The Birth of Legends
This list is under construction and not a complete accounting of all languages
Biath (2 points): The language spoken by most of the people in the region of Bia, Biath is known for being a robust tongue that easily integrates foreign words and new concepts, although it lacks the literary history of many other languages. A common second language for shorter-lived races around the world (longer-lived peoples such as elves and outsiders tend less to speak Biath, or if they do then they likely speak outdated forms of it; even a young elf might have trouble keeping up with the changing language without taking pains to do so). Biath uses the Challan script, a newer variant of the old Xamoti writing system resembling only in passing its older roots.
K’on Thu’ok (3 points): The tongue spoken in dwarven communities in Bia, K’on Thu’ok originated in Severnia and was brought with the first dwarven immigrants to the hills of Bia. Existing virtually unchanged for many generations of dwarves, the K’on Thu’ok language is rich in history, with several well-known epics having been composed originally in the language. K’on Thu’ok has its own angular, runic script, but the greater writing speed allowed by the Challan script causes the latter to be used more commonly when the language is written down on paper rather than in stone.
Lorrak (2 points): The common tongue of the races of the Morrnath, primarily the lizardfolk and the lesser giants. Lorrak can be written down in the Challan script, but doing so requires several nonstandard forms; since a Lorrak speaker that can write Lorrak properly can probably speak Biath fluently anyway, it usually makes more sense to translate everything that needs to be written into Biath first.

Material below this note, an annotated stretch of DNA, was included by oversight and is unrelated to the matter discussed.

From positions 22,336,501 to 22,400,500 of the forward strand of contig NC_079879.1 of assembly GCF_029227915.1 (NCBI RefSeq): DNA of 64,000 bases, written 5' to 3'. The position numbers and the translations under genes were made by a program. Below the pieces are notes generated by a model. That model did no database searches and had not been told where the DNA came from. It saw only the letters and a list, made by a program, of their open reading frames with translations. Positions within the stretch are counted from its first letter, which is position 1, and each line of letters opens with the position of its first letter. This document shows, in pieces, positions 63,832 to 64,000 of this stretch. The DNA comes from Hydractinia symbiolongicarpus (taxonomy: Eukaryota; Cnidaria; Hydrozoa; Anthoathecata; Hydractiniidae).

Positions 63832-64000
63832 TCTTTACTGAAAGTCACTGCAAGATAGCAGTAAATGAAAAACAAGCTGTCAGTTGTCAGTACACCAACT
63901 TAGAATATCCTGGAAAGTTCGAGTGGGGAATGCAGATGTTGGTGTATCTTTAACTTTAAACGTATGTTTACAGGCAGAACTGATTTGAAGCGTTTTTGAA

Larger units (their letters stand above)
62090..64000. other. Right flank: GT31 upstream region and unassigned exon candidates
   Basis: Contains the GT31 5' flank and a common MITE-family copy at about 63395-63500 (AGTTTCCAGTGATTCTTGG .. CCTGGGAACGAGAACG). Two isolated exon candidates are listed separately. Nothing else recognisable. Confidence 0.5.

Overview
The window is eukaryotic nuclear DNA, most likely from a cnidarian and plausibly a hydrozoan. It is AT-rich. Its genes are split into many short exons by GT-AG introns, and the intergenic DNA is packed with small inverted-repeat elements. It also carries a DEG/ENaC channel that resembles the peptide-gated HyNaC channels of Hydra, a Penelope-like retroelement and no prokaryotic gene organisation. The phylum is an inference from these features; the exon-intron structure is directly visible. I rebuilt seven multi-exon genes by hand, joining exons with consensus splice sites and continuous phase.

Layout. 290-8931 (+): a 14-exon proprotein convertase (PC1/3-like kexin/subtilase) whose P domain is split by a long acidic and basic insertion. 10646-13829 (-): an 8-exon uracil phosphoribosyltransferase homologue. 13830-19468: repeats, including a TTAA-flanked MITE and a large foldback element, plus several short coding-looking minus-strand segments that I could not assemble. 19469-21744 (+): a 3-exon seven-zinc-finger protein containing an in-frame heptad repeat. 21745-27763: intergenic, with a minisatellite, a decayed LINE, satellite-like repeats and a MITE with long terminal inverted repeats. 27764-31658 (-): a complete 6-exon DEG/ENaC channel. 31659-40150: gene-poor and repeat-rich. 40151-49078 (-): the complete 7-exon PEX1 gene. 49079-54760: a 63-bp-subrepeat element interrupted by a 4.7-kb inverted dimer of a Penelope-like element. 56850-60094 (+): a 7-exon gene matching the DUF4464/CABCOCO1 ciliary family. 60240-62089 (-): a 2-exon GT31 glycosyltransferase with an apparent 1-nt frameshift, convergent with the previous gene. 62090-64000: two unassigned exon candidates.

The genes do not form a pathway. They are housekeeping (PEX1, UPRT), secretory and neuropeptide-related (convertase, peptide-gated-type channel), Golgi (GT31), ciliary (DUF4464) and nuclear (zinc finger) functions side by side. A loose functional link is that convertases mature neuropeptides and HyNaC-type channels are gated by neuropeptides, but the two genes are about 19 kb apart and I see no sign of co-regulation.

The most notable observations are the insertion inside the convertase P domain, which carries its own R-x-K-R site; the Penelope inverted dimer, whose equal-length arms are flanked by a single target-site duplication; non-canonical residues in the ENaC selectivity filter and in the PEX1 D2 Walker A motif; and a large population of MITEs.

Clerelell (3 points): Clerelell is the native language of many elves in Bia, usually those raised in less-developed areas or in close-knit elven communities within cities. It is closely related to several of the Severnian languages and also reflects the influence of Iul-siu-el. It uses the Challan and Elven Ilrella scripts almost interchangeably.
Iul-siu-el (3 points): Iul-siu-el is a much older Bian tongue, predating Clerelell by at least several centuries, possibly more. Among mortal races in Bia, Iul-siu-el is learned primarily by historians and those (primarily elves in less-developed areas, especially on the northern fringe of the Morrnath) that deal with fae and other immortal creatures, many of which only speak Iul-siu-el and other dead languages.
Severnian Handtalk (2 points, or 1 with another Severnian language): Since the region of Severnia is so choked with mutually unintelligible languages, the sign language known to many as Handtalk has arisen over the centuries to promote trade between people of different civilizations there. It cannot easily be considered a “full” language – there are essentially only two “real” tenses (past and present), and it’s difficult to use the language for more than a few basic facts of life and trade. However, in much of Severnia, Handtalk is enough to ensure that one’s needs will be met. Obviously, it is impossible to write in Severnian Handtalk.
Nallianan (2 points, or 1 with Zaulma): The Nallianan tongue exists in a few different dialects throughout the Nallianan continent, but the language is officially regulated by the Convocation on Language, which meets in Ostvia City. The language is constantly pushed by the Convocation towards the forms of the older Xamoti tongue, even in cases where such changes make the language more difficult to speak or learn. The people themselves largely ignore the Convocation’s decisions.
Büldennalliano (2 points, or 1 with Nallianan): The language of the Nallianan countries of Bülden and Teuceland, Büldennalliano has drifted away from the dialects of the rest of Nalliana as a result of the influence of Orine tongues and become a language in its own right. The Xamoti script is used to write in Büldennalliano.